Saturday 16 February 2013

Play Your Ukulele

I wonder if 'real' orchestras feel threatened by ukulele groups. I'd be pretty miffed that ukulele orchestras were getting so much press, if I were them. Imagine if you'd trained from childhood on an expensive, complicated and archaic beast of an instrument, only to be usurped by moustachioed hipsters with brightly coloured toy ukes.

The one time I went to see the NZSO, I feel asleep. I was tired and defensive. Here was Art which I didn't understand, an entire vocabulary which was inaccessible to me. I felt like people's parents you see at galleries, glaring with arms crossed, muttering "but it doesn't mean anything, does it?" because they can't see the way to get into the work.

"Listen to the coughing," said the boy I was with, "The coughing's the best bit." It was: the wave of gentle coughs, like the scattering of heavy raindrops striking the ground before a storm. Just before intermission, some dude with a violin walked on and off stage a dozen times, expecting flowers and applause every time. I'd have preferred the coughing. Then there was a long bit with drums, and then I woke up to thunderous applause and the old man next to me saying with shining eyes, "Oh, wasn't that just wonderful?" I felt refreshed by the nap so agreed wholeheartedly.

Last night, me and Scuba Nurse went to the Wellington International Ukulele Orchestra and James Hill Concert. The experience couldn't have been more different than the NZSO. I'd won tickets off Public Address, which was amazing - otherwise we wouldn't have gone - I was keen, but had no one to go with. Maybe that's dumb, not wanting to see a show by yourself, but I'm not so sure it is. So much of a show's energy and excitement comes from the sense of community in the audience: it's one way into the work.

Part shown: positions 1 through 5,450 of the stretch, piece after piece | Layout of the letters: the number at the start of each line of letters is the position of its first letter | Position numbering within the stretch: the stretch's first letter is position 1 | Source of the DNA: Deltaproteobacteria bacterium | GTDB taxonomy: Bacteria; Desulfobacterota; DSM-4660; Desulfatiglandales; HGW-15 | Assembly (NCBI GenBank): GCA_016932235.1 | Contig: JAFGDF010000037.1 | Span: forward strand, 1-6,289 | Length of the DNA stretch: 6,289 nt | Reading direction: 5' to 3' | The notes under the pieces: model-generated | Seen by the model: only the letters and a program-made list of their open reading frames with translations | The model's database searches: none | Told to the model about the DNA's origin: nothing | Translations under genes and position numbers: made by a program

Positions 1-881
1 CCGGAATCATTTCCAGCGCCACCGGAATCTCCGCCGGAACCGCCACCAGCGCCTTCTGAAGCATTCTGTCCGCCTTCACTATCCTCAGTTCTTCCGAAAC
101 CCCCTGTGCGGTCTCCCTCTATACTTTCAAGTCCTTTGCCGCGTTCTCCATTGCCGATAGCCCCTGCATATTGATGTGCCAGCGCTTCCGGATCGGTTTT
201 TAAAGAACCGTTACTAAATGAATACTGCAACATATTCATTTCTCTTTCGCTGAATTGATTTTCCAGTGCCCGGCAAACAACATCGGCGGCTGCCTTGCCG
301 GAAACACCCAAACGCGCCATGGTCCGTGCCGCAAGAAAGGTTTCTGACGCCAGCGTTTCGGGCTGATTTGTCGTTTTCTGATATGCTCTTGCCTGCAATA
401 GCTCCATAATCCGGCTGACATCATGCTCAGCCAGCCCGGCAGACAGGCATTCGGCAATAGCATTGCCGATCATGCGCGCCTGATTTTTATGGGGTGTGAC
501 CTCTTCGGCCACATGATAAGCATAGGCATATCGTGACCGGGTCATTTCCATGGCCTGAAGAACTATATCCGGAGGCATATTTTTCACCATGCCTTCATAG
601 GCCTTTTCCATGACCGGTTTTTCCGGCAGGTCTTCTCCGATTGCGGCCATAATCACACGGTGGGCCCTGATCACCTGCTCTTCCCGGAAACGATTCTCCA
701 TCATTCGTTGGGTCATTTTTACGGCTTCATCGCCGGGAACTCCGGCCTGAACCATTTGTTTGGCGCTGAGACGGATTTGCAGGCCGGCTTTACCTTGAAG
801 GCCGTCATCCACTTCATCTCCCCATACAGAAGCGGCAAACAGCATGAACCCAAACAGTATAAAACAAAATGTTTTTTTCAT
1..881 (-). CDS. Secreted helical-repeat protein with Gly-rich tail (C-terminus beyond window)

James Hill was amazing. I thought he was maybe a wizard: I certainly don't think he's less talented than anyone in the NZSO. The posters had said he's the best live ukulele performer in the world, which I inwardly smiled at, until he started playing. He squeezed the sound of an entire orchestra out of one little uke. It really has to be seen to be believed. 

I wondered if he was cheating, if there was a drum machine, or fifty other guys hanging out backstage - but it was just him. Amazing. Hill played with Anne Janelle, on the cello. It seemed an incongruous match, until they started playing: the instruments complemented one another perfectly. 

By intermission, I was ready to give up my uke and burn it. There wasn't any point strumming cords on my little green Uke Gingrich: if I couldn't reliably find F7, how would I ever be good enough to play to anyone who'd ever heard Hill?

After intermission, the WIUO came back on stage. They played mostly new songs (I've about memorised all their songs off their albums), and laughingly admitted they were intimidated by Hill too. I watched their fingers, trying to identify chords. I've never done that at any gig before, but it seemed a way into things, like picking out the medium in galleries - oil, C print, acrylic. We sang along, and clapped mostly in time, and there was laughter and whoops from the audience. No one coughed. 

When the show was over, we called for an encore, and were rewarded. They threw LED balloons into the audience which bounced and spun and we sang with them, call and repeat, call and repeat.

After the show, Scube was ecstatic. "You know it's going to be a good show," she said, "when they're not even halfway through the first song and I'm grinning like a loon!" 
"I'm not going to burn my ukulele after all," I said. 

1 comment:

  1. I wonder if 'real' orchestras feel threatened by ukulele groups.

    U trolling?